federal service for militia had been impliedly repealed by the Hay Bill. He was seized by United States officers, and, thereupon, succeeded in having a writ of habeas corpus issued. Held, that he be returned to custody. Sweester v. Emerson, U. S. Circ. Ct. of Appeals (1st Circ.) (not yet reported).

[ocr errors]

For a discussion of the principles involved in this case, see NOTES, p. 176. SPECIFIC PERFORMANCE OF CONTRACT TO DEVISE-STATUTE OF FRAUDS — BREACH BY PROMISEE - INJUNCTION AGAINST PROBATE OF INCONSISTENT WILL. — In compliance with the terms of an oral agreement entered into between a son and father, by which the father promised to devise his homestead to the son in return for the son's engagement to live with and support the father and mother during their lives, the son entered and made improvements on the land, and the father executed and delivered to the son a will in his favor. After fifteen years of performance, the son died. Both his wife and executor offered to complete the contract, but the father refused and went to live with the defendants, to whom he subsequently devised the homestead. The plaintiffs, the heirs-at-law of the son, bring this action to enjoin the probate of the second will, and to declare a trust in their favor of the homestead in fee, subject only to the surviving widow's life estate. Held, that the injunction issue and the trust be declared. Torgerson v. Hauge, 159 N. W. 6 (N. D.). It is well established that valid contracts to devise realty in consideration of personal services will be specifically enforced against the heir or devisee where the promisee has fully performed. Parsell v. Stryker, 41 N. Y. 480; Howe v. Watson, 179 Mass. 30, 60 N. E. 415. See Johnson v. Hubbell, 10 N. J. Eq. 332, 335. And it has been held, as in the principal case, that the execution and delivery of a will in pursuance of the parol contract satisfies the Statute of Frauds. Naylor v. Shelton, 102 Ark. 30, 143 S. W. 117; Brinkner v. Brinkner, 7 Pa. 53, 55. Whatever the merits of this notion, the contract in the principal case may on one theory be "taken out of the Statute" upon the basis of making lasting improvements where taking of possession was impossible, the part performance being of such a nature that the court cannot restore the promisee to his former position or adequately compensate him in damages. Sutton v. Hayden, 62 Mo. 101; Best v. Grolapp, 69 Neb. 811, 96 N. W. 641. But cf. Barnes v. Teague, 1 Jones Eq. (N. C.) 277, 279; Burns v. Daggett, 141 Mass. 368, 6 N. E. 727; Butcher v. Stapely, 1 Vernon 363; Frame v. Dawson, 14 Vesey 386. But the plaintiff, the promisee, is not entitled to specific enforcement unless his promise has been fully performed, for the court is powerless, and at all stages of the agreement has been powerless, to insure enjoyment in specie to the promisor. Jones v. How, 9 C. B. 1; Newman v. French, 138 Iowa 482, 116 N. W. 468; Bourget v. Monroe, 58 Mich. 563, 25 N. W. 514. Cf., however, Bartley v. Greenleaf, 112 Iowa 82, 83 N. W. 824; Prater v. Prater, 94 S. C. 267, 77 S. E. 936. Nor is this altered by the offers to perform by the widow and the executor; the personal nature of the obligation allows the substitution to be refused without prejudice to the promisor. Blakely v. Sousa, 197 Pa. 305, 47 Atl. 286; Schultz v. Johnson's Adm'r, 5 B. Mon. (Ky.) 497. See WALD'S POLLOCK ON CONTRACTS, 3 ed., 543, note. The denial of specific performance, however, does not leave the children of the son without remedy. The value of their father's services may be recovered in quantum meruit. Wolfe v. Howes, 20 N. Y. 197; Green v. Gilbert, 21 Wis. 395. See KEENER, QUASI-CONTRACTS, 244. The value of the improvements may likewise be recovered. Smith v. Adm'rs of Smith, 28 N. J. L. 208. Further, the principal case asserts the jurisdiction of equity to enjoin probate of a will made in violation of a contract to devise. Since probate merely establishes the fact of the will, theoretically the injunction should not issue. Sumner v. Crane, 155 Mass. 483, 29 N. E. 1151; Allen v. Bromberg, 147 Ala. 317, 41 So. 771. In the principal case, however, the practical advantage of completely disposing of the cause in one action justifies the intervention.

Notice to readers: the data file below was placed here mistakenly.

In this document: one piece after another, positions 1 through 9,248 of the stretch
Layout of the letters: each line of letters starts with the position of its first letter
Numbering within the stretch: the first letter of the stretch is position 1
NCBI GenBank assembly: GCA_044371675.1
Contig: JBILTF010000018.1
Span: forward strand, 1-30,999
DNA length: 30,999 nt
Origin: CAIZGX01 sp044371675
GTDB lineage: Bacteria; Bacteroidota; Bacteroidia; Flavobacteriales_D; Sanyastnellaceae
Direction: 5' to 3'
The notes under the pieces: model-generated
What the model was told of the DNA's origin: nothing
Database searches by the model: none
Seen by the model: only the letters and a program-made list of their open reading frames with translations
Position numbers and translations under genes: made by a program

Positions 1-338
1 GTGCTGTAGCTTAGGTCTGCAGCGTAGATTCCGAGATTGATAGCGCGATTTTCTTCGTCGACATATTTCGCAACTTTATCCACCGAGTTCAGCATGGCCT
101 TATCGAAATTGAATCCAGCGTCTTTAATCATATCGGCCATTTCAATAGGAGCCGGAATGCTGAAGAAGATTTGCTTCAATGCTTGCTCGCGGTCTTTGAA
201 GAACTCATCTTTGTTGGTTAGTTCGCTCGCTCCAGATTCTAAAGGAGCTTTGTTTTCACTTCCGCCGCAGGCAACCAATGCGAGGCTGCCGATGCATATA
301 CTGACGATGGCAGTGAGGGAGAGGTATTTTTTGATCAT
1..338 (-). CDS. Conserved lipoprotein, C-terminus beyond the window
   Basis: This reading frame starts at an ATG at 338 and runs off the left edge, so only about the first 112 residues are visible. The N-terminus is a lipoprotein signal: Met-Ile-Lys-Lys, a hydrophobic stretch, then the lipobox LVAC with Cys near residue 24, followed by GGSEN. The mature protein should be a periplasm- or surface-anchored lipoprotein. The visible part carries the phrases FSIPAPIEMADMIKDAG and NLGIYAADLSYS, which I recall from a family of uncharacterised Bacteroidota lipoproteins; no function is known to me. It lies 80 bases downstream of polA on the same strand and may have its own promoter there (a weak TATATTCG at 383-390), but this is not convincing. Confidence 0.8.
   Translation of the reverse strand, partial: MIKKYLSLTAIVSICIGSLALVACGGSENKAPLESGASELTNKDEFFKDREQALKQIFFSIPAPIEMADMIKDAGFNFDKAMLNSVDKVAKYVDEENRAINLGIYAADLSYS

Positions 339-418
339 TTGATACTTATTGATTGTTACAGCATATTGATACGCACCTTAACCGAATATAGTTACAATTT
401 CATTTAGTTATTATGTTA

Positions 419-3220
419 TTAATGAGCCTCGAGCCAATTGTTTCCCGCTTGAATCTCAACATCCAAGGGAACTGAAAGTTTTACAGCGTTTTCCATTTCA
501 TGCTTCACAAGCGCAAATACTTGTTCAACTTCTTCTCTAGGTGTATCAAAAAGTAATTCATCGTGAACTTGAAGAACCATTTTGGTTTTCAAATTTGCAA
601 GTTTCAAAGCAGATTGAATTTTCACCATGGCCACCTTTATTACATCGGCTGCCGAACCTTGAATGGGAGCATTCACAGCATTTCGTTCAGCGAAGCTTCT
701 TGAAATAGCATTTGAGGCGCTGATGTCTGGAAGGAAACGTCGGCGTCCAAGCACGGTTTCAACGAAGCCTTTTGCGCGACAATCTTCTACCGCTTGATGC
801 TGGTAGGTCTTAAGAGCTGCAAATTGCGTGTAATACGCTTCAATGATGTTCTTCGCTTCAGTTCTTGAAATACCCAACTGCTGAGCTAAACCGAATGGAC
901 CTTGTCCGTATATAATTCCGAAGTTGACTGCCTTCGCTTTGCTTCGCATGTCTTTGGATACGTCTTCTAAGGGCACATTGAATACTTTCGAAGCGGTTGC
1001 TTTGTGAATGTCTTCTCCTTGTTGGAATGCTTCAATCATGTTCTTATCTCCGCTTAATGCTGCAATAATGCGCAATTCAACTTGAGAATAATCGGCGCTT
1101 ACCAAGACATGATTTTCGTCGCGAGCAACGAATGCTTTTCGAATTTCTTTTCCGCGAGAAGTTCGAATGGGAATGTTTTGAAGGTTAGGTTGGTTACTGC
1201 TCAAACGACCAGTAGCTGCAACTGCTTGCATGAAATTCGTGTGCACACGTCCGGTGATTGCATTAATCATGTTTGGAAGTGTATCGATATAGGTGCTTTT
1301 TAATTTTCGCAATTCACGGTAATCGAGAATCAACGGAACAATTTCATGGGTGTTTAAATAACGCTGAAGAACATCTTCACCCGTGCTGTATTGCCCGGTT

« ForrigeFortsett »